Did bicycle web site contribute to cyclist’s death?

Flint's GPS recording his speed of 49.3 mph on South Park Dr.

The recent death of a cyclist who was racing to regain an online speed record has sparked a debate about whether computer social networks may inadvertently encourage cyclists to take risks.

Kim Flint, 40, of Oakland, was killed June 19 when he hit a car while racing down South Park Drive in Berkeley’s Tilden Park. Flint had briefly held a “KOM” or “King of the Mountain” designation for this steep stretch of road and was trying to get it back, according to those who knew him.

While some cyclists say Flint’s death was just an accident that could happen to anyone, others believe his involvement with an online social network called Strava was a major cause. Strava, a Palo Alto company founded in April 2009, lets bicyclists upload ride data gathered from GPS units onto a central website. Riders can then see how far they traveled, how high they climbed, and how fast they went. They can also look at the times of other bikers so to “compare and compete with friends and rivals,” according to the company’s website.

“Strava should not, even inadvertently, enable this kind of downhill dive bombing for time on open roads,” said Patrick Gordis, who had gone on three lengthy rides with Flint in the past month. “It fosters a type of reckless brinkmanship.”


Flint held several KOM titles for fast descents, including one he won on June 6 for riding down South Park Drive. He rode down in two minutes and 7 seconds, and reached a speed of 49.3 miles per hour. The speed limit on South Park Drive is 30 miles per hour.

“49.3 mph, on a bike. How I find religion on Sunday morning,” Flint wrote on Twitter on June 6.

On June 15th, another rider bested Flint’s speed by 4 seconds, prompting him to ride that stretch of road again four days later.

“It seems nearly certain he was going down that hill to regain the record he had recently lost,” said Gordis.

Kim Flint

Flint was determined to win as many KOMs as he could, according to Matthew McHugh of Oakland, another of Flint’s biking companions. McHugh wrote to Strava after Flint’s death to urge them to eliminate the speed competitions. “He talked a lot about Strava,” McHugh wrote to the company. “He loved competing with himself and others via Strava. He was pursuing descent KOM’s because the climbs had gotten too “hot.””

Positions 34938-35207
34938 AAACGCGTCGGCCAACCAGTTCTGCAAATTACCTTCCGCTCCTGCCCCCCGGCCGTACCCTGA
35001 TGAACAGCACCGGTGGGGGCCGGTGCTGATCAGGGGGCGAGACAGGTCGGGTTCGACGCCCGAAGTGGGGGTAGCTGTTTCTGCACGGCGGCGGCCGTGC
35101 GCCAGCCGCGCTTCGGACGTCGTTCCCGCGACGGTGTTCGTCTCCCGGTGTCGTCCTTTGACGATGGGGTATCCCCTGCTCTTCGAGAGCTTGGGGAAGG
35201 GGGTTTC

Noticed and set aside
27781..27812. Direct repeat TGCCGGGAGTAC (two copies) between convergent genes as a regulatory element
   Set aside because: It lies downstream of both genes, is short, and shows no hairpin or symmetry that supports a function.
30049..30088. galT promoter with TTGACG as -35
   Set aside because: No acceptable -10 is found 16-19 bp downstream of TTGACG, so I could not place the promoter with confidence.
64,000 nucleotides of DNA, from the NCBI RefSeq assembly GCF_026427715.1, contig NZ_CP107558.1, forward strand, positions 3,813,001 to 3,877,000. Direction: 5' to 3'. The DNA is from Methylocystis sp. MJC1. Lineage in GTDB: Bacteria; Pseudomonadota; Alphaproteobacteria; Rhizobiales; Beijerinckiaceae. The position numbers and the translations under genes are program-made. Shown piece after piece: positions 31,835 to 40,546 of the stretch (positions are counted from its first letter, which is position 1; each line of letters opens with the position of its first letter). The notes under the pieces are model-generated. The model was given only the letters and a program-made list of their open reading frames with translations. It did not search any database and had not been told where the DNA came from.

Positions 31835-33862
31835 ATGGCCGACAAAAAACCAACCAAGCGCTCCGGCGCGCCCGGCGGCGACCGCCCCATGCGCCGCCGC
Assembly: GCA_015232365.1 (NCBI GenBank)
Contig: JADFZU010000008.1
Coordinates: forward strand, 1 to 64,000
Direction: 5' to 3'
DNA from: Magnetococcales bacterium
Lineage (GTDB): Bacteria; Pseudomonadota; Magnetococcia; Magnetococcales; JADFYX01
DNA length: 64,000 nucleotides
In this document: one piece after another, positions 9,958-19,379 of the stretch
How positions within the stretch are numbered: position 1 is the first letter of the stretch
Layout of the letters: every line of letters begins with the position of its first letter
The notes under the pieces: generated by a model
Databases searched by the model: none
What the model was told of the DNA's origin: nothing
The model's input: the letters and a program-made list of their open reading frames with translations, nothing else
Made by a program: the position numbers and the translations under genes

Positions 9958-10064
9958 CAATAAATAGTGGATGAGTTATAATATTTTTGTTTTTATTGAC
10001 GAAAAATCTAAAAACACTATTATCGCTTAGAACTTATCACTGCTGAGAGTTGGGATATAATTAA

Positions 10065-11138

Police from the East Bay Regional Park District, did not know about Strava before Flint’s death. They are contacting the company to tell them of their concern that virtual racing might contribute to increased recklessness in the East Bay hills, according to Lt. Dave Dubowy.

Strava declined to comment. On June 30,  Strava used the company blog to announce changes to its downhill KOM records. Members can now flag a ride segment as “hazardous,” which will automatically prompt Strava to remove all comparison ratings on that ride.

“Today we are releasing measures that we hope will continue to help our users remember that safety should always be their first priority whenever they are on the road or trail,” Michael Horvath, one of Strava’s co-founders, posted on the blog.

Strava has already marked South Hill Drive, the road Flint died on, as hazardous and removed all speed statistics for it. However, statistics remain for other segments on which Flint held a KOM ranking.

Gordis would prefer that Strava completely eliminate virtual competitions for any steep descent, but thinks this change is a positive step.


“Self-policing of this kind may have a limited effectiveness, but it does seem to provide some type of mechanism for Strava itself or some Strava users to establish some sort of “outer limit,” he said.

Another concern for some Strava critics is the  on-line, semi-anonymous nature of the website. It means cyclists of wildly differing abilities are competing, and that can lead less experienced cyclists to take risks.

“They are doing it to set bragging rights on-line,” said Alfonso Estrada of Oakland. “They are chasing this record and are doing it imprudently.”

Despite Flint’s accident, members of Strava praise the site for creating a sense of community among the Bay Area’s thousands of cyclists.

“It’s kind of an interesting way to connect with other cyclists and to have a little bit of a competitive thing going on with others on routes and rides around the Bay Area,” said Jack Backus of Oakland, who also held the South Park KOM title for awhile.

Steve Zavestoski of El Cerrito contacted Flint after noticing they had similar times and rides Strava. Zavestoski, Gordis, and McHugh went out on a number of rides with Flint before his death. He is not certain how large a role Strava may have played in Flint’s accident.

“I would not say that Strava attracts the speed addicts who are really looking for ways to go out an post KOM rankings,” said Zavestoski. “Strava attracts people who want to be better at cycling, better on the climbs, better on the distance. It just so happens you can’t go up a hill without going down a hill.”